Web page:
MONTREAL (AFP) - Canadian Prime Minister Justin Trudeau on Friday (May 22) slammed as "unacceptable" attacks on Canadians of Asian origin, who have been the target of increasing abuse since the outbreak of the coronavirus.
Trudeau denounced the "significant increase in acts of racism against Asian Canadians" during his daily press briefing.
"Over the past few weeks and months, businesses, buildings and statues have been vandalised, people have been verbally abused and physically attacked. It's unacceptable. Hate, violence and discrimination have no place in Canada," he said.
In Vancouver, a Chinese cultural centre in Chinatown was recently spray painted with racist graffiti.
Police in the western city have reported "an increase in reports of anti-Asian hate-motivated incidents and criminal acts" since the outbreak of the virus.
Since the beginning of the year there have been 20 anti-Asian attacks reported to police there, against 12 in the whole of 2019. Of those, 15 were in April.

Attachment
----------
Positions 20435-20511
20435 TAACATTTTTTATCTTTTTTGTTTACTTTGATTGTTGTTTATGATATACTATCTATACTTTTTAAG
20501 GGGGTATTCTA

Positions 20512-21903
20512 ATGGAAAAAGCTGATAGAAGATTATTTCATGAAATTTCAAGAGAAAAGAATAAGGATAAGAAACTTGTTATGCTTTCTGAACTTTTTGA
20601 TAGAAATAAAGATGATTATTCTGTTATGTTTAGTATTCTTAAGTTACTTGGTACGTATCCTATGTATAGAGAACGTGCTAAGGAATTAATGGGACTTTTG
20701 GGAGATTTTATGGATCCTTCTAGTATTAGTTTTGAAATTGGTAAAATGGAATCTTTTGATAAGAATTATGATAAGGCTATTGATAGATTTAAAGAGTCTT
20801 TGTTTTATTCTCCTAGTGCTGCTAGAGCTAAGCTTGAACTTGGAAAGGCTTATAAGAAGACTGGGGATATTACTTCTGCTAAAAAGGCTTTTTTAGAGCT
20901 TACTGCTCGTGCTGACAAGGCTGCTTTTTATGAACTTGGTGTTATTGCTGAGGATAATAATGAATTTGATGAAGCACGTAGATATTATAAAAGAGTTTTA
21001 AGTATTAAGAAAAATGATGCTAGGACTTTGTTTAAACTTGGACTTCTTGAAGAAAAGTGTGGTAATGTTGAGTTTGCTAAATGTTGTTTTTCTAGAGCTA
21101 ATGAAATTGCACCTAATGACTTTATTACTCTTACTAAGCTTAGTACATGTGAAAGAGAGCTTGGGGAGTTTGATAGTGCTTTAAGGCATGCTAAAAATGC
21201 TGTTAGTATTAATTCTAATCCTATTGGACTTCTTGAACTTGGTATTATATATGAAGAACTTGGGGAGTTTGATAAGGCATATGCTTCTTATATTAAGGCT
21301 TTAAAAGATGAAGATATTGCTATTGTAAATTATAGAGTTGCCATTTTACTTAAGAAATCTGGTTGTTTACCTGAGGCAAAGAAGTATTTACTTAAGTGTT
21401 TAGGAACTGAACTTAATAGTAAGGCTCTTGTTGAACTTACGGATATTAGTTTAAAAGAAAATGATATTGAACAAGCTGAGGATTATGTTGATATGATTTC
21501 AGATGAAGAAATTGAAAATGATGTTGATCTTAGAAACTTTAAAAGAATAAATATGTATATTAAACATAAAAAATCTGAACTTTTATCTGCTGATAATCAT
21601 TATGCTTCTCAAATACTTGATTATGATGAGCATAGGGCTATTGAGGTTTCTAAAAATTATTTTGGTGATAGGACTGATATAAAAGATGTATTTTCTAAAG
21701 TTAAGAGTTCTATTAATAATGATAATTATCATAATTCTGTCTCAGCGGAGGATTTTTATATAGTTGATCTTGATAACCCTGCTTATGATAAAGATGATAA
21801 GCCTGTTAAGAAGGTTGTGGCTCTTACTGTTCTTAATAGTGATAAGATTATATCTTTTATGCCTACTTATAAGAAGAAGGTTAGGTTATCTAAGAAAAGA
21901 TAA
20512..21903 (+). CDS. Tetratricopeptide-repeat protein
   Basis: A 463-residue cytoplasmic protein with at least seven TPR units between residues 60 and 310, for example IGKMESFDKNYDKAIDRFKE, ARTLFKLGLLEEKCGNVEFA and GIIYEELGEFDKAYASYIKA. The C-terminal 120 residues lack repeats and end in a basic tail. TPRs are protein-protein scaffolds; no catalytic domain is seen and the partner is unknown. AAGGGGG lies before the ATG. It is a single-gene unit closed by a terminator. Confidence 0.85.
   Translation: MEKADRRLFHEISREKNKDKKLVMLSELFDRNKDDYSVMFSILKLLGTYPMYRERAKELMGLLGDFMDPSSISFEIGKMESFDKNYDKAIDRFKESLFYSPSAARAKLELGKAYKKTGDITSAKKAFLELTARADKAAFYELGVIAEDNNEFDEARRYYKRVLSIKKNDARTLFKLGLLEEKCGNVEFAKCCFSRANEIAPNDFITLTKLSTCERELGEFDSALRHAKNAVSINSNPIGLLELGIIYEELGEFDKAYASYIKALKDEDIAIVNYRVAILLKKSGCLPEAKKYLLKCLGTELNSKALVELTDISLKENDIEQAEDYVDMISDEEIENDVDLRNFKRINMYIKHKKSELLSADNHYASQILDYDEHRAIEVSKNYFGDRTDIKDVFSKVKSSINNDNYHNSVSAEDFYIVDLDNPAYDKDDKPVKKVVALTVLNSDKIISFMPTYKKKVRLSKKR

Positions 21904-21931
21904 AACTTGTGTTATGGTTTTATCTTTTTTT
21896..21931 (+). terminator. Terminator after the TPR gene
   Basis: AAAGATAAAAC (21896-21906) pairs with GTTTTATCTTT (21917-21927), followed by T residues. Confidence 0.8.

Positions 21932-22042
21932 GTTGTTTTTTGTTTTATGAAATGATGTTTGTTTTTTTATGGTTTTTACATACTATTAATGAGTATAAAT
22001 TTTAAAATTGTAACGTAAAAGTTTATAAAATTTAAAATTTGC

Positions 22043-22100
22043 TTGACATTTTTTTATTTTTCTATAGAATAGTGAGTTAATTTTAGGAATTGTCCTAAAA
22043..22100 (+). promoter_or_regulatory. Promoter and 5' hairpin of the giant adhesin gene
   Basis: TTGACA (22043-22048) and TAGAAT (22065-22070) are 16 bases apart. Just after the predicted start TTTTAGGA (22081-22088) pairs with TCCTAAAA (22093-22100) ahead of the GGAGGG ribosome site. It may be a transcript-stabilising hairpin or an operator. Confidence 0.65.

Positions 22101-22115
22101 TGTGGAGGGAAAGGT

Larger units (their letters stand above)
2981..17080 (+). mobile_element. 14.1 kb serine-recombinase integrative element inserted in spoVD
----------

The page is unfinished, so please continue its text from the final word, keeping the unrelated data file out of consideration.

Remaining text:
At the start of month, veteran Canadian rocker Bryan Adams had to apologise for making remarks on social media that were criticised for fuelling anti-Chinese sentiment.
Such attacks have been on the rise around the world since the virus was first detected in China in late 2019, with more and more Asians or people of Asian origin having to face anti-Chinese outbursts.
At the end of March, US President Donald Trump said it was "very important that we totally protect our Asian American community in the United States," insisting that the virus was "not their fault in any way, shape or form."
He had previously been criticised for continuously referring to Covid-19 as the "Chinese virus".